The Daily Telegraph. This time he is whingeing about the EU budget, telling us that "MPs can't block the EU budget – but they could at least register a protest."
To put it bluntly, though, who gives a tinker's cuss whether that deadweight dross in Parliament registers anything? As Philip so neatly states, "For good or ill, we are in the EU and no mainstream political party is proposing that we leave." And he also tells us that, "Along with several other countries Britain argued unsuccessfully for a freeze in the budget but was outvoted at an EU summit a few weeks ago."
Put two and two together and all you have left is a bunch of expensive and impotent timewasters – along with Mr Johnston and his media friends, whose own inadequacies are far too numerous to mention.
But, if we stay with the print media, of which Johnston is part, a scan of today's paper with a critical eye immediately tells you the problem. As I noted with The Sunday Times recently, we are being (and have been for some time) short-changed. Typically, in The Telegraph, a page will give you three, or maybe four stories, a large picture and an advert. And, as so many of the stories are lightweight dross, a whole newspaper can contain no more than two or three (being generous) stories of interest and substance.
Compare and contrast the edition of The Yorkshire Post for 1 October 1940. You will see over 20 substantive stories on just the front page. The publishers are rationed to just six pages (something for our green "friends" to think about) but in those there is more information than you will get in a week's supply of the current newspaper.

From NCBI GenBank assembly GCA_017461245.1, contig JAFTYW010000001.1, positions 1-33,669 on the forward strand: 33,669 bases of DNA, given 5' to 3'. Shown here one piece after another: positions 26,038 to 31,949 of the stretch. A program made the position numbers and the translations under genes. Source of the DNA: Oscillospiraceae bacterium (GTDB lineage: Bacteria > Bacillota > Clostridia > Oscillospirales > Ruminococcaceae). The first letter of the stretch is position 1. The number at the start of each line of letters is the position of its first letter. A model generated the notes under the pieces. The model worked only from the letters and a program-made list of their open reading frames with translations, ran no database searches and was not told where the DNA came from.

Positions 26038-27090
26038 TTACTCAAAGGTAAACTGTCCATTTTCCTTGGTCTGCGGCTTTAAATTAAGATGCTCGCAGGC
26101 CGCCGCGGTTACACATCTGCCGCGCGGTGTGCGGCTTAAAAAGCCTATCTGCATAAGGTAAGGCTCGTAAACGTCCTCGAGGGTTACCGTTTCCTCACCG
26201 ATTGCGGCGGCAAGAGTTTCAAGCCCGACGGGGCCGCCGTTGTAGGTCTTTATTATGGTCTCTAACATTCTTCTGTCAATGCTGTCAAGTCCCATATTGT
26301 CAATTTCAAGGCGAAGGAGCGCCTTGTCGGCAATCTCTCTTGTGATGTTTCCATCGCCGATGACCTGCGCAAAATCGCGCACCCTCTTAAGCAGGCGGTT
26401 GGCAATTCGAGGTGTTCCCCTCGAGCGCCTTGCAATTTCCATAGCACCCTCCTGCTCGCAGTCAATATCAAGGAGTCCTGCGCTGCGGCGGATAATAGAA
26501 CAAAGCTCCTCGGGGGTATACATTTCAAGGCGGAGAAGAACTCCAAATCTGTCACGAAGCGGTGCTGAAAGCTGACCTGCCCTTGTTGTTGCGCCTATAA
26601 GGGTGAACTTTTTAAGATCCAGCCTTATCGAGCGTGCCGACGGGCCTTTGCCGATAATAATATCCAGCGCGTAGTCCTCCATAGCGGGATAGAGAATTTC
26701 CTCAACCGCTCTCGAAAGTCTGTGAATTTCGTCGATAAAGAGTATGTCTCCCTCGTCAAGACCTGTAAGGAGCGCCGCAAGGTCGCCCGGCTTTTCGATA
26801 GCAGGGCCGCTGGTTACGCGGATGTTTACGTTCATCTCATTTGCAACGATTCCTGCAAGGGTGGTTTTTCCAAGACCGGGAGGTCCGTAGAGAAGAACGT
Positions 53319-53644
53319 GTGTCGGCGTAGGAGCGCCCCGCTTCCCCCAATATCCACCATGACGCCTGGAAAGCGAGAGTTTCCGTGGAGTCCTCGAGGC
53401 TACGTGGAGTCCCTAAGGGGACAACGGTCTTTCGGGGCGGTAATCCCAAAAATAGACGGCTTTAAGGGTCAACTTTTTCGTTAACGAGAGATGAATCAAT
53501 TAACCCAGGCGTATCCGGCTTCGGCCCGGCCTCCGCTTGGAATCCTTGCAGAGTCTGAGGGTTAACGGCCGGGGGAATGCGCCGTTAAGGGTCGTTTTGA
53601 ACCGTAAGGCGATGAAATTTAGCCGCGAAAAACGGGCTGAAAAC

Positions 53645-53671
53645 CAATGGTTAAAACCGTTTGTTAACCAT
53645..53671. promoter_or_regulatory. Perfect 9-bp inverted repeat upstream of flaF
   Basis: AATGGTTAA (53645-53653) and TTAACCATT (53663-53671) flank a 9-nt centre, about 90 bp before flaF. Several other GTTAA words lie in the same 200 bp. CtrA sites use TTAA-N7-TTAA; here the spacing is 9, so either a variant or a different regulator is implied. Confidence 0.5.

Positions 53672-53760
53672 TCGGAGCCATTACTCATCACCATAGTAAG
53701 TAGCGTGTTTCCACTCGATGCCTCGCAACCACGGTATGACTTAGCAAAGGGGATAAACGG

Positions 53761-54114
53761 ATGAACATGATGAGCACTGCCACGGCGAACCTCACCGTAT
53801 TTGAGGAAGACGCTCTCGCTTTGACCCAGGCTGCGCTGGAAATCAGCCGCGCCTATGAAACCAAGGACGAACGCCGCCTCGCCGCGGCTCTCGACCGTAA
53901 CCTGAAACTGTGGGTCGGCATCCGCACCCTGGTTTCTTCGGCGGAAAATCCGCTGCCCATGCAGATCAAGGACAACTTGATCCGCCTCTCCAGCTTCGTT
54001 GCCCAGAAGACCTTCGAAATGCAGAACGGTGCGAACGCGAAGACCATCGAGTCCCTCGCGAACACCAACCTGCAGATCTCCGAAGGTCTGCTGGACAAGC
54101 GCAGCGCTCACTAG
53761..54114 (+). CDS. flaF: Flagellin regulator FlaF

So we return to Mr Johnston, who bleats from his sadly depleted corner, that the EU's spending "must be subject to the same rigorous scrutiny that we expect from domestic governments."
Apart from the fact that it is a waste of time scrutinising that over which we have no control, the point that Johnston misses is that the media should play a huge part in the scrutiny process. But there is no adequate scrutiny even of domestic governments, as newspapers cut down their journalistic input and devote more and more of their space to tat. It is hardly likely, therefore, that the EU will get, or can get, sufficient attention.
That, of course, is where the blogs come in. A carefully selected range of well-written and informative blogs will give you far better coverage of events, with wider and more thought-provoking comment than the whole of the MSM.
No wonder Mr Marr is so vitriolic. He knows when he has been outclassed. But, for Mr Johnston, the answer to his "scrutiny" issue lies in the archives. When newspapers start looking like newspapers again, we might possibly be able to claw back some of the lost ground. It won't be sufficient, but it is probably necessary. In the meantime, the blogs have it and Marr can return his head to its rightful (and usual) place – up his own rear end ... and Johnston can carry on his ineffectual bleating.
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